Housing supply will continue to contribute to price pressure in the Toronto area, he said. Even though it appears there's an over-supply at the moment, "we'll be back to talking about housing shortages by next spring"
"I hope that this short-term market correction doesn't encourage policy makers to ignore the hard work that must begin on a long-term housing strategy for the GTA," added Soper.
Housing Minister Peter Milczyn said that the July TREB numbers are proof the government's Fair Housing Plan, including the 15-per cent foreign buyers tax, is working.
"We recognized that housing affordability was a real and growing concern for many people. The goal of the plan was to make buying and renting a home more affordable for people across the province," he said in a statement.
"(They show) that more supply is becoming available and that there has been a more moderate pace of annual price growth," he said.
Files by Kristin Rushowy
Files by Kristin Rushowy
WASHINGTON—Trade with Canada is so fair and balanced, U.S. President Donald Trump told his Mexican counterpart in January, that “we do not even think about them.”
Trump made the remarks in a phone call with Mexican President Enrique Pena Nieto on Jan. 27, a week after his inauguration.
A transcript of the call was obtained by the Washington Post and published on Thursday, just under two weeks before the beginning of negotiations on revisions to the North American Free Trade Agreement.
“Well, Canada is no problem — do not worry about Canada, do not even think about them,” Trump said after Pena Nieto made reference to the “three countries” that are part of NAFTA. “That is a separate thing and they are fine and we have had a very fair relationship with Canada. It has been much more balanced and much more fair. So we do not have to worry about Canada, we do not even think about them.”
Those private words were in line with Trump’s public words during Prime Minister Justin Trudeau’s visit to Washington three weeks later, when Trump called the trade relationship with Canada “very outstanding.” But they went even further, suggesting Trump’s frequent campaign complaints about NAFTA were solely focused on Mexico.
Trump, perhaps seeking negotiating leverage, has since started talking tougher about Canada. In April, he railed against Canada over an arcane dairy dispute and slapped tariffs on Canadian softwood lumber.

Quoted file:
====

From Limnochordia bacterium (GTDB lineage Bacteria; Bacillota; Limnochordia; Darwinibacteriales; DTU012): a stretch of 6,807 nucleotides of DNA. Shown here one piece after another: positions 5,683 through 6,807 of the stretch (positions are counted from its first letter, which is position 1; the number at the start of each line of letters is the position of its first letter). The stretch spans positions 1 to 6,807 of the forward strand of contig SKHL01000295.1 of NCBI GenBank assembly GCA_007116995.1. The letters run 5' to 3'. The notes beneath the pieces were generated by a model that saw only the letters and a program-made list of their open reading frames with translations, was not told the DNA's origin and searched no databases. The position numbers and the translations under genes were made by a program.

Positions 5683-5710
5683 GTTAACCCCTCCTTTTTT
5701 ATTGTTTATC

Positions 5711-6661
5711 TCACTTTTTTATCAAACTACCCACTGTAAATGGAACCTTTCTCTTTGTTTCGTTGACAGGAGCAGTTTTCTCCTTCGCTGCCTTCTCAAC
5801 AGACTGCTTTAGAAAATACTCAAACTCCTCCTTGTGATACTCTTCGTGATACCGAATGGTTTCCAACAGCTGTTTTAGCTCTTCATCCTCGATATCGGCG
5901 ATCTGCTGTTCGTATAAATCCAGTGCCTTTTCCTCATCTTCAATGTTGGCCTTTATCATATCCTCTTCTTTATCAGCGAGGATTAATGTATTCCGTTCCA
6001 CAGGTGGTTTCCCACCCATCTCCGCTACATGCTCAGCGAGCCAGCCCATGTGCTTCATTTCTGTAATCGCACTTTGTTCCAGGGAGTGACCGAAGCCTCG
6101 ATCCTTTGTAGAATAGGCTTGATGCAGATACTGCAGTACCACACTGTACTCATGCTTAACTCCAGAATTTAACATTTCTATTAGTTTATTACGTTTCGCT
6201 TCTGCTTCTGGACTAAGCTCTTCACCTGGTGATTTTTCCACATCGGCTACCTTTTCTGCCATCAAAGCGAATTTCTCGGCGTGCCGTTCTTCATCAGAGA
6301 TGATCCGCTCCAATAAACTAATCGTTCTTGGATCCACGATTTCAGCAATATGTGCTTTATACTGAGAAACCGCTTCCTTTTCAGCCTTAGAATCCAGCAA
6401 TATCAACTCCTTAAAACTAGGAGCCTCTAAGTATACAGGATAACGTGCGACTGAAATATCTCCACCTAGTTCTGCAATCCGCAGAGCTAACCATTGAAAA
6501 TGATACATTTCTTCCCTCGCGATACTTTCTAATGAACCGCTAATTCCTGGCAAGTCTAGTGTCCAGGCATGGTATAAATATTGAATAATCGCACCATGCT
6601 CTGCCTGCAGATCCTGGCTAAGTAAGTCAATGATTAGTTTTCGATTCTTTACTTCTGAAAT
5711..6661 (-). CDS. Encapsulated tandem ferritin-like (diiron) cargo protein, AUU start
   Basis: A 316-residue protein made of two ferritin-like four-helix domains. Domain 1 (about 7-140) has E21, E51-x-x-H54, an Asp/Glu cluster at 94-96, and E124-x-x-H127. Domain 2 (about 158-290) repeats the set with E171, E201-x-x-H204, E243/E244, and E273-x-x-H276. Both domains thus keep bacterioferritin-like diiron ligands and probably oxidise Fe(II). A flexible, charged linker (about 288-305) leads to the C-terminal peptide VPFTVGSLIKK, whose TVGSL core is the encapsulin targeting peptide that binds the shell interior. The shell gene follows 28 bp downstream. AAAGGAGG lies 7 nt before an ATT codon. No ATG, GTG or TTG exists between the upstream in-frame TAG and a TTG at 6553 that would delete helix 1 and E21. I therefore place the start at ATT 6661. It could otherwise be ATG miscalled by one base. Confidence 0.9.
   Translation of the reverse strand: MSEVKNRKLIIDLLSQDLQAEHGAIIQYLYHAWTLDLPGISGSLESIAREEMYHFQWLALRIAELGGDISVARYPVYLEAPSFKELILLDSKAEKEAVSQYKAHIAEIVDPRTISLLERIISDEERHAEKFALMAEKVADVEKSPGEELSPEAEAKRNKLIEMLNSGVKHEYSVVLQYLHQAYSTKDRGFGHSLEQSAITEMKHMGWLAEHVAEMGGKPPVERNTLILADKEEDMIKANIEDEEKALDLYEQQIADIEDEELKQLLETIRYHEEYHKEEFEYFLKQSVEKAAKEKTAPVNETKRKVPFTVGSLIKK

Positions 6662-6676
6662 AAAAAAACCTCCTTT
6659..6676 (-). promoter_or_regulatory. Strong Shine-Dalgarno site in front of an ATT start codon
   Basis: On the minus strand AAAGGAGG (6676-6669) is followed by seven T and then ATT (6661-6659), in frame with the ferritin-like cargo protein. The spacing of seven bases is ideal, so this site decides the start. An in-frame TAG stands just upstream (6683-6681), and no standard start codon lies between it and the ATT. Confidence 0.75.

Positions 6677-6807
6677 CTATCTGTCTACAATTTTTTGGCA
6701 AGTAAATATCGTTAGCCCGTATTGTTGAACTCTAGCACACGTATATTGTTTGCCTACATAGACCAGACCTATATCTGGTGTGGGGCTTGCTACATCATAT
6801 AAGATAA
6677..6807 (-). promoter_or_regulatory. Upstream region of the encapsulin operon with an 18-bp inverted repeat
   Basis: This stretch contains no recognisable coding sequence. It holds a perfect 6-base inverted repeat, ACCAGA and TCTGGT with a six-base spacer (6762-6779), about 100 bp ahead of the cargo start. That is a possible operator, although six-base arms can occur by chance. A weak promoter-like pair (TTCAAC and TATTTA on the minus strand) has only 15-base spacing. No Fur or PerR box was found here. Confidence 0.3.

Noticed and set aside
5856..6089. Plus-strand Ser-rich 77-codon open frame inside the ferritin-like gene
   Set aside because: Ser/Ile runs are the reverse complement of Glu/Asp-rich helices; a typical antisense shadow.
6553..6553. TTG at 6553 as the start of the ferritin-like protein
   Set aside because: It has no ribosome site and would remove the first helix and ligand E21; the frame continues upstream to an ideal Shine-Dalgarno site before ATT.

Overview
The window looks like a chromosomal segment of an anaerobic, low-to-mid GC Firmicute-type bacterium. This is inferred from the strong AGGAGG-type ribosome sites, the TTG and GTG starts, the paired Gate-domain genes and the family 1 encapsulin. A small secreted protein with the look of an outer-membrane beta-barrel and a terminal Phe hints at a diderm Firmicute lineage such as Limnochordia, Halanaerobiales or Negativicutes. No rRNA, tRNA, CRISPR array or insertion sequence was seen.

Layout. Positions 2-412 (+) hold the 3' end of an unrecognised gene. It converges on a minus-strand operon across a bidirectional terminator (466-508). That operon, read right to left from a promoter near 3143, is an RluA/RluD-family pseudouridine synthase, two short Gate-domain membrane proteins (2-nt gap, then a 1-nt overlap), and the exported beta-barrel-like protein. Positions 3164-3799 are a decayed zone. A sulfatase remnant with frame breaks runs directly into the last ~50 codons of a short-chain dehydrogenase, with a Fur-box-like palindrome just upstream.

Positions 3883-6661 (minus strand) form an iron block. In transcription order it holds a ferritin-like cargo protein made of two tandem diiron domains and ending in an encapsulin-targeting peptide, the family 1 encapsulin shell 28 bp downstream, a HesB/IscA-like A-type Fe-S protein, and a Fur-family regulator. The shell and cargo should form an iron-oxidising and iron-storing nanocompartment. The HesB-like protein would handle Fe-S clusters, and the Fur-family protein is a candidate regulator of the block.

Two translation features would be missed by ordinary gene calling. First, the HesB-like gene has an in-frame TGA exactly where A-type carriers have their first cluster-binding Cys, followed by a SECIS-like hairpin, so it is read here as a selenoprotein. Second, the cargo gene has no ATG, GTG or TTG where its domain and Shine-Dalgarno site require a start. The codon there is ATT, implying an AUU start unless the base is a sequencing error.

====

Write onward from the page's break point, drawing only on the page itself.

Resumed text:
“People don’t realize Canada’s been very rough on the United States. Everyone thinks of Canada being wonderful and civil,” he said in April. “I love Canada. But they’ve outsmarted our politicians for many years, and you people understand that.”
Dan Ujczo, an Ohio-based trade lawyer focused on Canada-U.S. issues, said Trump talking up Canada to the president of Mexico was in line with a “lifelong negotiating tactic.”
“We have witnessed that this is a president whose modus operandi is to pit parties against each other in any negotiation, whether on staff, his Cabinet, or members of Congress,” Ujczo said. “This could be relevant on areas where Canada’s and Mexico’s interests diverge, such as in agriculture.”
Canada did not come up again in the January call. In the most noteworthy portion, Trump pleaded with Pena Nieto to stop publicly saying that Mexico would not pay for Trump’s border wall — and promised Pena Nieto that the funding would “come out in the wash” and “work out in the formula somehow.”
Trump, asking Pena Nieto to help fight the “tough hombres” behind Mexico’s drug trade, also declared the state of New Hampshire a “drug-infested den.”
NAFTA talks begin in Washington on Aug. 16. Trump’s administration has issued a lengthy wish list of desired changes that would affect Canada on issues from telecommunications to online shopping.
OTTAWA—Environment Minister Catherine McKenna is facing legal action from several environmental groups who accuse the government of dragging its heels on investigating Volkswagen for duping Canadians with diesel engines.
Volkswagen pleaded guilty in the U.S. in March after software was found in certain diesel vehicles that made it appear as though the cars were producing fewer emissions than they really were.
In fact, under normal conditions, the cars emitted 35 times Canada’s legal limit on nitrogen oxides, which have adverse effects on human health and contribute to climate change.